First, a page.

Baroque-A-Nova
Kevin Chong
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Baroque-A-Nova

Kevin Chong
Plume
Paperback
225 pages
January 2003
rated 2 1/2 of 5 possible stars

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Baroque-A-Nova is a hard book to review. It has an interesting setup, raises provocative questions about fame, activism and relationships, and, yet I failed to really care about a single character.

The novel, author Kevin Chongís first, centers around Saul, a typically jaded, self-absorbed teenager whose separated parents once made up the celebrated folk duo The St. Pierres. When the story opens, The St. Pierres are experiencing a resurgence of fame when a band with the great name of Urethra Franklin samples the folk bandís greatest hit. Saulís father, the laconic, booze-loving Ian St. Pierre, is living with two young women who canít technically be called "groupies" because Ian is no longer part of a group. Saul lives with his stepmother, Jana, a reasonable sort who met Ian while traveling with The St. Pierres as a teen.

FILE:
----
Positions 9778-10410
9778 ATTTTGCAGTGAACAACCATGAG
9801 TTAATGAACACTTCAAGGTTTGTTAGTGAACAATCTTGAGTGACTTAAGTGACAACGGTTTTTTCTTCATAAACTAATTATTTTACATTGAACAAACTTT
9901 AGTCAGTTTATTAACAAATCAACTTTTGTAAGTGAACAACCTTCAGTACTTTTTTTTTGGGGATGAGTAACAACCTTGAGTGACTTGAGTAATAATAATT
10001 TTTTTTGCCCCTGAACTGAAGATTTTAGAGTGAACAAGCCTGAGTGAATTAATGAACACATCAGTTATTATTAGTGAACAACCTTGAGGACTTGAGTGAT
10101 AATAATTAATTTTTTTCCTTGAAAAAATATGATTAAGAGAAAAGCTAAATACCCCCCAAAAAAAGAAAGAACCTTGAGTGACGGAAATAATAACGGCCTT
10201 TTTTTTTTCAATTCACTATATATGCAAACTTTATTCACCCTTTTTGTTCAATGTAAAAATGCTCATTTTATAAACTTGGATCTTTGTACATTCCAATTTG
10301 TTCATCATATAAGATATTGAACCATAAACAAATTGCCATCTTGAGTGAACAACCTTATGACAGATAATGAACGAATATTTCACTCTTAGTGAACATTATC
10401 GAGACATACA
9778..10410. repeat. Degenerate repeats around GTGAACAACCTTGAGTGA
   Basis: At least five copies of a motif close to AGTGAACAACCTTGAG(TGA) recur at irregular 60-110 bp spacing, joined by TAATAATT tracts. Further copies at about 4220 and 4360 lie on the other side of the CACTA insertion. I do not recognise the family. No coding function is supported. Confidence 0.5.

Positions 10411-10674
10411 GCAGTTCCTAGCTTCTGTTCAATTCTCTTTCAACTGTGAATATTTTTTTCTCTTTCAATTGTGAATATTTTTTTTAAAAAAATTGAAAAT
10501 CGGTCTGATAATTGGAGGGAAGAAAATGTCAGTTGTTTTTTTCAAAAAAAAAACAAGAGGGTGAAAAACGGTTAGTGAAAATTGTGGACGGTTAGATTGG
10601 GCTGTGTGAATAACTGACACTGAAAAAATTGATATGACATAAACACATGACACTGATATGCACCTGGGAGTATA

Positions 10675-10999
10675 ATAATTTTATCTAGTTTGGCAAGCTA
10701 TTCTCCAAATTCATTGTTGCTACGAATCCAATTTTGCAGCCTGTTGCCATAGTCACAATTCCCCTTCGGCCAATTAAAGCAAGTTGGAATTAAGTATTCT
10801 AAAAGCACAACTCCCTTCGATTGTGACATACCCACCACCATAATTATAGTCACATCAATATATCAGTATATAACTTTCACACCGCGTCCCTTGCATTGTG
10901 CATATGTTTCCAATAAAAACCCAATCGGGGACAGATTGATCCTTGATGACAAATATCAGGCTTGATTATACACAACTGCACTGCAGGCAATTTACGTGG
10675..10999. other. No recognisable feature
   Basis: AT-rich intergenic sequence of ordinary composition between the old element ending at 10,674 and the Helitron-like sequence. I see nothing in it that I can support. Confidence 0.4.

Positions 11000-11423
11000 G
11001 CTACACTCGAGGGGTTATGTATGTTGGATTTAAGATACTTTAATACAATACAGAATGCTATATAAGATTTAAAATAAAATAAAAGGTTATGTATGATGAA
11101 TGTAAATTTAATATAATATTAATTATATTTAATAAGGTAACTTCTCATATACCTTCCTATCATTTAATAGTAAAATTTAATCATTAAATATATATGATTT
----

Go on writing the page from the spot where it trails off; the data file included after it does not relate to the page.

This bizarre life is made even more peculiar when Saulís long-absent mother, the reclusive Helena St. Pierre, killed herself. Her death further inflames The St. Pierres renaissance and draws a crowd of reporters to town. Meanwhile, certain factions start to blame the notably creepy Ian. There are also sub-plots about Saulís sometime girlfriend, Rose, and a book that Saulís school is attempting to ban.

With all this going on, itís understandable that Chong wouldnít have time to develop the characters. The most fleshed-out person in the novel is Saul, who is far too self-absorbed and pretentious to be truly engaging. Heís cruel to his girlfriend, and the characters he claims to have affection for Ė Jana, Ian and Marina, one of the women living with his father Ė donít fare much better. As for the rest of the characters, theyíre sketches at best. Ian is constantly making long, often alcohol-fueled speeches, so we know what a pompous jerk he is, but thereís no real insight into his actions. And hints that he actually was involved with Helenaís death surface and disappear inexplicably.

Chong is at least ambitious, and he can be funny, especially with detailing the mob mentality that celebrity often inspires, and in the often saccharine lyrics of The St. Pierresí ditties. But thereís no real anchor in his story. The whole thing just sort of drifts aimlessly, giving the reader no true reason to care what happens to anyone.



© 2003 by Amanda Cuda for Curled Up With a Good Book


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